By: Conor Schneider
Ever since I began law school at the University at Buffalo School of Law, professors, recent graduates, and other students stressed the importance of my first summer internship. Of course, this was something that I had anticipated as a necessity to gain experience. Still like most law students, I was concerned about finances and how I could afford to take an unpaid internship and manage to pay for law school. For the past four years, I spent my summers painting lines on roads all across New York State, so an unpaid internship was a significant change of pace. Fortunately, I was able to accept an internship at the United States Attorney’s Office for the Western District of New York due to the generosity of the Dennis C. Vacco ’78 Summer Fellowship Award, in conjunction with the University at Buffalo School of Law and its Public Interest Law Program.
But then COVID-19 happened, bringing along even more uncertainty. At first, I was told that my internship start date would be delayed and that the program was being reevaluated to comply with social distancing guidelines. Upon learning this, I assumed the worst and thought that my plans were going up in smoke. Additionally, I was informed that my security clearance was still pending, meaning that I was unable to begin working until I was cleared. Despite all of these uncertainties, the U.S. Attorney’s Office found a way to make the internship happen, and I was cleared a few days later.
Although interning during a global pandemic is less than ideal, I have always believed that life is what you make of it, and the same goes for an internship. The time, effort, and attitude that you are willing to put into your internship is what you will get out of your internship.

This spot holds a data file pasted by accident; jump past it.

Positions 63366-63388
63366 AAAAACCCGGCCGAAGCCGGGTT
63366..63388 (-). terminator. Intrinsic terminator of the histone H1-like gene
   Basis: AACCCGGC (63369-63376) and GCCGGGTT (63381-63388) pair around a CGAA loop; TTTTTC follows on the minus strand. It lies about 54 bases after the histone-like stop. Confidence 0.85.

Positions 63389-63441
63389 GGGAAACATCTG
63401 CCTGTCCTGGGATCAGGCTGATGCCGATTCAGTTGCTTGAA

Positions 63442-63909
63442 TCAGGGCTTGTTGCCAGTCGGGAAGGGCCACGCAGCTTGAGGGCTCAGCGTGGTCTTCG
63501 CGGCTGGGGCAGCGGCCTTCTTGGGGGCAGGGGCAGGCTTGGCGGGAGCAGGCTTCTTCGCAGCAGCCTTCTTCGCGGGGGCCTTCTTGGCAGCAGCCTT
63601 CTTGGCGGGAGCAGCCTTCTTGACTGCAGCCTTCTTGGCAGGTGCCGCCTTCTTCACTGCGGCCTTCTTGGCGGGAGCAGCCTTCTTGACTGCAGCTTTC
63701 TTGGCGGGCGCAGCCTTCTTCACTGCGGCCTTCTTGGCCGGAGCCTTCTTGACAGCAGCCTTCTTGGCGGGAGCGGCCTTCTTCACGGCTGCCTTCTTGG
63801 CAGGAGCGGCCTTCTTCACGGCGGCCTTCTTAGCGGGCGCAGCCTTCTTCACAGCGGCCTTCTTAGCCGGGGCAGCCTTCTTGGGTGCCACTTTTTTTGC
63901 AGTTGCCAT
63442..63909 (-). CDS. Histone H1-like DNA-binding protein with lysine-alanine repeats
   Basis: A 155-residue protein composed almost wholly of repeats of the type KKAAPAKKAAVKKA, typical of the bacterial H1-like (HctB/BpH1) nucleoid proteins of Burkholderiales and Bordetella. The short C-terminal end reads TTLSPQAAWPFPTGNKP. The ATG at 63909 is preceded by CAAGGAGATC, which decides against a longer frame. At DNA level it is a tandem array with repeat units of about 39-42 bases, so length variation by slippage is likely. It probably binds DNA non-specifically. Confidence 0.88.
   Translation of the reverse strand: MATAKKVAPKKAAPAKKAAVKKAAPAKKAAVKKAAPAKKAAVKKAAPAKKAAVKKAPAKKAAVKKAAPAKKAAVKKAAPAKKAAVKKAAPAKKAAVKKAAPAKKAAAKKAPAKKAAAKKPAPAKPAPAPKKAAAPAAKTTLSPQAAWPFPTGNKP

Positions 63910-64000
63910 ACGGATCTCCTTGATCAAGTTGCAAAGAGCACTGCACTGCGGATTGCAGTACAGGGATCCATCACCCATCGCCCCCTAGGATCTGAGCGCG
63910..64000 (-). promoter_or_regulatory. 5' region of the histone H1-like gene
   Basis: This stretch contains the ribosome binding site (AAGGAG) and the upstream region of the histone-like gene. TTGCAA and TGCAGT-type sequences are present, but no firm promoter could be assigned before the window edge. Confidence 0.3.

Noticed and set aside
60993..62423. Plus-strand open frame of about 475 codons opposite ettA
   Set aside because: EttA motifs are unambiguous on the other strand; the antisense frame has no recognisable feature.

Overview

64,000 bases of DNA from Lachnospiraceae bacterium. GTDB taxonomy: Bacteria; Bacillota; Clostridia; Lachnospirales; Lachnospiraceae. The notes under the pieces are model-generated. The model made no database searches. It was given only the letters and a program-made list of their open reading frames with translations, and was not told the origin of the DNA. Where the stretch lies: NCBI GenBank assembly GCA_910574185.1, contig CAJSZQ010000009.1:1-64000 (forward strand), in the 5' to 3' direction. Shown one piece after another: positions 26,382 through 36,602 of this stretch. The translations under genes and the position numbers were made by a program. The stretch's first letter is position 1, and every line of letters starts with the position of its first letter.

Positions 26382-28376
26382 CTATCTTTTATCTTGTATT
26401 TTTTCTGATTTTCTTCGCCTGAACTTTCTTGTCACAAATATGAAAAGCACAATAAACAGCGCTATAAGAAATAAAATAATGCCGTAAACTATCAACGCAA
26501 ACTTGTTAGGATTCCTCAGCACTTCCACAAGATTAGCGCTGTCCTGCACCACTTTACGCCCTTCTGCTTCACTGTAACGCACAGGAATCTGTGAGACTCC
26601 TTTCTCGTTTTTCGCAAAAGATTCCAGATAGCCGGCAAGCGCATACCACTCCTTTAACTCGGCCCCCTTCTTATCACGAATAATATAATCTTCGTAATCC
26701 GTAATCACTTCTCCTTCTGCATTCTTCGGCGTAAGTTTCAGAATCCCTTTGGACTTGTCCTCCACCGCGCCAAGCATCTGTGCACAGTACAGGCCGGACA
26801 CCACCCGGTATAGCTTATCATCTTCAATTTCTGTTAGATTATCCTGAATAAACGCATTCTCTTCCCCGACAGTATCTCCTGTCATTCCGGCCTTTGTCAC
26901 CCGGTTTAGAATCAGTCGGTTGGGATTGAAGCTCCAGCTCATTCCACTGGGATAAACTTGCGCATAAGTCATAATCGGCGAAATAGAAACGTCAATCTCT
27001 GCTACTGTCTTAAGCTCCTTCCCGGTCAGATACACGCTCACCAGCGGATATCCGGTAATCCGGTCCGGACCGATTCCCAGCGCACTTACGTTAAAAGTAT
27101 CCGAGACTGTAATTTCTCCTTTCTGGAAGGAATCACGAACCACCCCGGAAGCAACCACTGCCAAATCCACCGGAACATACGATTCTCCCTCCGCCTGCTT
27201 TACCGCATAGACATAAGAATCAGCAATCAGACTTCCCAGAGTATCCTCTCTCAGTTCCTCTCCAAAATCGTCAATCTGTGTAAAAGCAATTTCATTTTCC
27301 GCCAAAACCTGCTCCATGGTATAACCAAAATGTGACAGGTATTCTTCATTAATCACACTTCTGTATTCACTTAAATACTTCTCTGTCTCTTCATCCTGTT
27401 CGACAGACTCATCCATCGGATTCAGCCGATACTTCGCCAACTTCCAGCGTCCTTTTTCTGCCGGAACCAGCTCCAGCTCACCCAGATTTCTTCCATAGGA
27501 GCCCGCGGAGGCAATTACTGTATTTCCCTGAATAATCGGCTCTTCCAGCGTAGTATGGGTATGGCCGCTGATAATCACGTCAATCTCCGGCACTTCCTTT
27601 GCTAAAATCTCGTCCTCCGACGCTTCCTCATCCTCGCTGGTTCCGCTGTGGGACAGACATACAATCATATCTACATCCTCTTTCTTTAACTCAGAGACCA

During my internship, I worked for two Assistant U.S. Attorneys (AUSAs). One focused on narcotics and the other worked primarily on white-collar crimes. While I was able to work in the office, not every AUSA was in the office because of the pandemic. This meant I quickly learned the importance of communicating effectively through email which was a lot more challenging than I thought it would be. Regardless, it was an incredible experience to work virtually and physically alongside the extremely dedicated AUSAs, and I am incredibly grateful for the privilege of interning in the U.S. Attorney’s Office and for the generous support provided by the Dennis C. Vacco ’78 Summer Fellowship Award, which made the internship possible.
Name: Conor W. Schneider
Name of Fellowship: Dennis C. Vacco ’78 Summer Fellowship Award
Placement: United States Attorney’s Office for the Western District of New York
Location: Buffalo, NY
One important lesson I have learned from this fellowship: “An experience is only as valuable as you make it, so don’t be afraid to get outside of your comfort zone and give it your all.”